Postojna, Slovenia - Cars stand entombed in a crystal-like casing near the deserted railway station in Postojna. Trees and electricity pylons lie felled in the snow by the sheer weight of ice enveloping them.
The damage wrought in western Slovenia by a freak ice storm and blizzards could take weeks or months to repair in a tiny EU member-state already going through its worst economic crisis in two decades as an independent state.
In Postojna, the administrative centre of Notranjska region, hardest hit by the cold snap, life has ground to a halt.
“In the 35 years I've worked here, I've never seen anything like this. I can't speak of numbers, but the damage will be huge. It will take another two months before trains can run again.”
Over three days, a temperature quirk in the region squeezed between the Alps and the Adriatic sea saw rain rather than snow fall and rapidly turn to ice, coating parked cars, petrol stations, street signs and houses. Bank ATM machines were frozen and telephone and electricity lines dragged down.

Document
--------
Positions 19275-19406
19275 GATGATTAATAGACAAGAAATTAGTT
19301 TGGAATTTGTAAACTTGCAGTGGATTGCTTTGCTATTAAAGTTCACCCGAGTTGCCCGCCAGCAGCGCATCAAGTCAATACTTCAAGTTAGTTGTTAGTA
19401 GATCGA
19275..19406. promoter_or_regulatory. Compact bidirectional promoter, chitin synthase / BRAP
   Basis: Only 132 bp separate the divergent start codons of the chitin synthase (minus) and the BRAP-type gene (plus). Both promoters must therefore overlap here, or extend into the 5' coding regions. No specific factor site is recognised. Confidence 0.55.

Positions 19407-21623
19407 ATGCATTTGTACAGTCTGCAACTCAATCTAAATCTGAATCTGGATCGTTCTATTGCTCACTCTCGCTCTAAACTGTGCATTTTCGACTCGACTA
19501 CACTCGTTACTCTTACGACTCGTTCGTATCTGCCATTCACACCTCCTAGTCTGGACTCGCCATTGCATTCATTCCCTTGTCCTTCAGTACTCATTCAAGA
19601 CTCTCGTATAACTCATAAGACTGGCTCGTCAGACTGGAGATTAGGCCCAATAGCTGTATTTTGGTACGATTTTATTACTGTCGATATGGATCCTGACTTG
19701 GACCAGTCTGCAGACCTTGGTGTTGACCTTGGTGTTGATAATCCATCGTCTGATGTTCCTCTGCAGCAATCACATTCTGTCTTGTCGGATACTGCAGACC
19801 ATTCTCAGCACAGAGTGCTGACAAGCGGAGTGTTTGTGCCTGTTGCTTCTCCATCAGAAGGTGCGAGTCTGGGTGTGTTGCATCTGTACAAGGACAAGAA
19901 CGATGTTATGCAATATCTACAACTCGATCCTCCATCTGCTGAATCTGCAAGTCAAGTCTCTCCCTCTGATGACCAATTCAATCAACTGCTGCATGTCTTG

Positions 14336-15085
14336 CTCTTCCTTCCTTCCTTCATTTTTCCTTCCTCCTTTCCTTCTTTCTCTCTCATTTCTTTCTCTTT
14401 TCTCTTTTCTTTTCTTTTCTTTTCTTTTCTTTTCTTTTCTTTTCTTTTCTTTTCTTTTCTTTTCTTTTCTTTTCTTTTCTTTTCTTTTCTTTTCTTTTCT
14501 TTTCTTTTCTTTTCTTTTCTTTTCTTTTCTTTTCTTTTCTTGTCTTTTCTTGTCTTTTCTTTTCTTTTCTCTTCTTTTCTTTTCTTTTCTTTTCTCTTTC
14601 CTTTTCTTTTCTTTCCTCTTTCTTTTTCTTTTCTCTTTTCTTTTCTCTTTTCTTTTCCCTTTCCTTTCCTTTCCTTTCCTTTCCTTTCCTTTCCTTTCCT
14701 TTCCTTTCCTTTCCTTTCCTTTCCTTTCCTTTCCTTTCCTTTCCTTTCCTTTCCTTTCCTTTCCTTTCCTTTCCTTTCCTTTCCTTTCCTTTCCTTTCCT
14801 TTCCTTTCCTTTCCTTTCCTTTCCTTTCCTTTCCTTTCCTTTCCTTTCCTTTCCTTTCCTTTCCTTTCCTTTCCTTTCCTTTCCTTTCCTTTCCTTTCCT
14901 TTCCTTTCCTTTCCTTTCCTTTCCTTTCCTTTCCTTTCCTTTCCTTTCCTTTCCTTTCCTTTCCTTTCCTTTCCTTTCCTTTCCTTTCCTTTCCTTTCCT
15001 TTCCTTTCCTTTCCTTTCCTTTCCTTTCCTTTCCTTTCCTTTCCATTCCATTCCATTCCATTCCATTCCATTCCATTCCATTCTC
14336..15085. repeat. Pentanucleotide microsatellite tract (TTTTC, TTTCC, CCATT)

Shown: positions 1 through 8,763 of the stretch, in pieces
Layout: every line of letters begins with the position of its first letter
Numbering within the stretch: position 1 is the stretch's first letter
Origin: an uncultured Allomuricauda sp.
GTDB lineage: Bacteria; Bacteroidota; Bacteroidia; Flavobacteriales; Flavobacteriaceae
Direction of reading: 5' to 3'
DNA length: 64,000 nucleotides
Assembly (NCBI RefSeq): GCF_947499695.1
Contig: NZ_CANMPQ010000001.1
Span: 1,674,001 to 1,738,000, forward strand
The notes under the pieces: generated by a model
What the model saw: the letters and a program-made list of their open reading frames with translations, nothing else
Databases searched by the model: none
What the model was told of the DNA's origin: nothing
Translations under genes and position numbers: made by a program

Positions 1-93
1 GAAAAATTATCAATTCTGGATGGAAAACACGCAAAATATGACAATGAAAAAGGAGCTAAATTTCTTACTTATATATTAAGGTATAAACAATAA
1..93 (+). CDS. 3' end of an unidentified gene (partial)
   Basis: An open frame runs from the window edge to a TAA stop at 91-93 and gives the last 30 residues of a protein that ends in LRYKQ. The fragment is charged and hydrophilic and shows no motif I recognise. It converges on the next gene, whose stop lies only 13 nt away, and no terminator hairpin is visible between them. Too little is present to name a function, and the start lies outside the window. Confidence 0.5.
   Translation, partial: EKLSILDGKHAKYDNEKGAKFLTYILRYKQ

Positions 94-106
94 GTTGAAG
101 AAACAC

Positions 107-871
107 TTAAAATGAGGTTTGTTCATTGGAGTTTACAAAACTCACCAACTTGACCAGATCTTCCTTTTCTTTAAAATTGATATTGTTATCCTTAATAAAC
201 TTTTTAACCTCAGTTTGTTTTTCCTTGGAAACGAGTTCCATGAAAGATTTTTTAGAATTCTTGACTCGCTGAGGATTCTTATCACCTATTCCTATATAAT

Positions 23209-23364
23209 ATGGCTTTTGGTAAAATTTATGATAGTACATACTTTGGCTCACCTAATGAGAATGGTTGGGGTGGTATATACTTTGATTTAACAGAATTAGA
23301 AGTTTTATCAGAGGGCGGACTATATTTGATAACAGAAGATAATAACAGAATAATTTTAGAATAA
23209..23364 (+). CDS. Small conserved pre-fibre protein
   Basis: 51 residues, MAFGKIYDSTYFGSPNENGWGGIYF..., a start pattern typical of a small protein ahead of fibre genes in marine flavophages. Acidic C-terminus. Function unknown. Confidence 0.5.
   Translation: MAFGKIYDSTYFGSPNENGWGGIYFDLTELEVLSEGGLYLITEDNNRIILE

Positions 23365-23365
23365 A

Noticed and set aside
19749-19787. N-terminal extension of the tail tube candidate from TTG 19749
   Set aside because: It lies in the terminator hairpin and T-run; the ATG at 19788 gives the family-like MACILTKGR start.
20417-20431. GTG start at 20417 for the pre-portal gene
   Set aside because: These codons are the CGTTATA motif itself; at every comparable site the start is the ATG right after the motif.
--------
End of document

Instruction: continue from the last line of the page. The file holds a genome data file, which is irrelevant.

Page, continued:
Some 50,000 homes in the country of 2 million people have been cut off from power and authorities say roughly half of Slovenia's forests, 500,000 hectares (1.2 million acres), has been damaged. Snow is forecast.
In Postojna, a 30-metre Y-shaped pylon had been felled by the weight of ice, testimony to the scale of the disaster.
First official estimates of the extent of the damage are expected at a government session on Thursday, but the recovery will certainly take weeks or months. Slovenia's pristine nature is a big draw for tourists.
“At first they said we'd be here three days. Now they told us two weeks, maybe even longer,” said Mateusz Frym, part of a team of Austian emergency workers who came with 26 generators to help in the effort.
Photos by Blaz Sajovic
Freak ice storm Postojna February 2014: http://t.co/pMwT2NCWRI via @YouTube
Ice Age Postojna, February 2014 Photos